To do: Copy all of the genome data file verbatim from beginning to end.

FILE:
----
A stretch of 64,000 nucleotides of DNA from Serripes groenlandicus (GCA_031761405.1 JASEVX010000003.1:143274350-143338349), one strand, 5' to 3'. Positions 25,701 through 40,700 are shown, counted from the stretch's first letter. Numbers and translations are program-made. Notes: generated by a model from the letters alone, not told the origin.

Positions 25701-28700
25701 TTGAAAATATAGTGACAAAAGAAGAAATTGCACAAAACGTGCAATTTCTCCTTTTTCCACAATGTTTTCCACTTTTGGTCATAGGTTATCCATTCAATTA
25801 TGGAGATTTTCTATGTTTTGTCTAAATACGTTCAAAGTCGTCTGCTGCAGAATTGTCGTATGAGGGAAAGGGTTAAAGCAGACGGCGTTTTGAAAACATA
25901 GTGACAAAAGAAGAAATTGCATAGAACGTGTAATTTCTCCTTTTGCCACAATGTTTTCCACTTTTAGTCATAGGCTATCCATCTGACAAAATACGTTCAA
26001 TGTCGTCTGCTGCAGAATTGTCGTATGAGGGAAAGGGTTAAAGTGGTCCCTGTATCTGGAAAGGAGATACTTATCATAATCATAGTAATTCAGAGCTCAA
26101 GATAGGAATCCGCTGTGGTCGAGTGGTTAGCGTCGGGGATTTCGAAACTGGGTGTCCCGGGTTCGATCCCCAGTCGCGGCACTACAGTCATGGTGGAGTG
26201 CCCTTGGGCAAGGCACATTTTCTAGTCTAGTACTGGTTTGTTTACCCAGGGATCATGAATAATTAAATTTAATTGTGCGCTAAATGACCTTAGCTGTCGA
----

A stretch of 64,000 nucleotides of DNA from Serripes groenlandicus (GCA_031761405.1 JASEVX010000003.1:143274350-143338349), one strand, 5' to 3'. Positions 25,701 through 40,700 are shown, counted from the stretch's first letter. Numbers and translations are program-made. Notes: generated by a model from the letters alone, not told the origin.

Positions 25701-28700
25701 TTGAAAATATAGTGACAAAAGAAGAAATTGCACAAAACGTGCAATTTCTCCTTTTTCCACAATGTTTTCCACTTTTGGTCATAGGTTATCCATTCAATTA
25801 TGGAGATTTTCTATGTTTTGTCTAAATACGTTCAAAGTCGTCTGCTGCAGAATTGTCGTATGAGGGAAAGGGTTAAAGCAGACGGCGTTTTGAAAACATA
25901 GTGACAAAAGAAGAAATTGCATAGAACGTGTAATTTCTCCTTTTGCCACAATGTTTTCCACTTTTAGTCATAGGCTATCCATCTGACAAAATACGTTCAA
26001 TGTCGTCTGCTGCAGAATTGTCGTATGAGGGAAAGGGTTAAAGTGGTCCCTGTATCTGGAAAGGAGATACTTATCATAATCATAGTAATTCAGAGCTCAA
26101 GATAGGAATCCGCTGTGGTCGAGTGGTTAGCGTCGGGGATTTCGAAACTGGGTGTCCCGGGTTCGATCCCCAGTCGCGGCACTACAGTCATGGTGGAGTG
26201 CCCTTGGGCAAGGCACATTTTCTAGTCTAGTACTGGTTTGTTTACCCAGGGATCATGAATAATTAAATTTAATTGTGCGCTAAATGACCTTAGCTGTCGA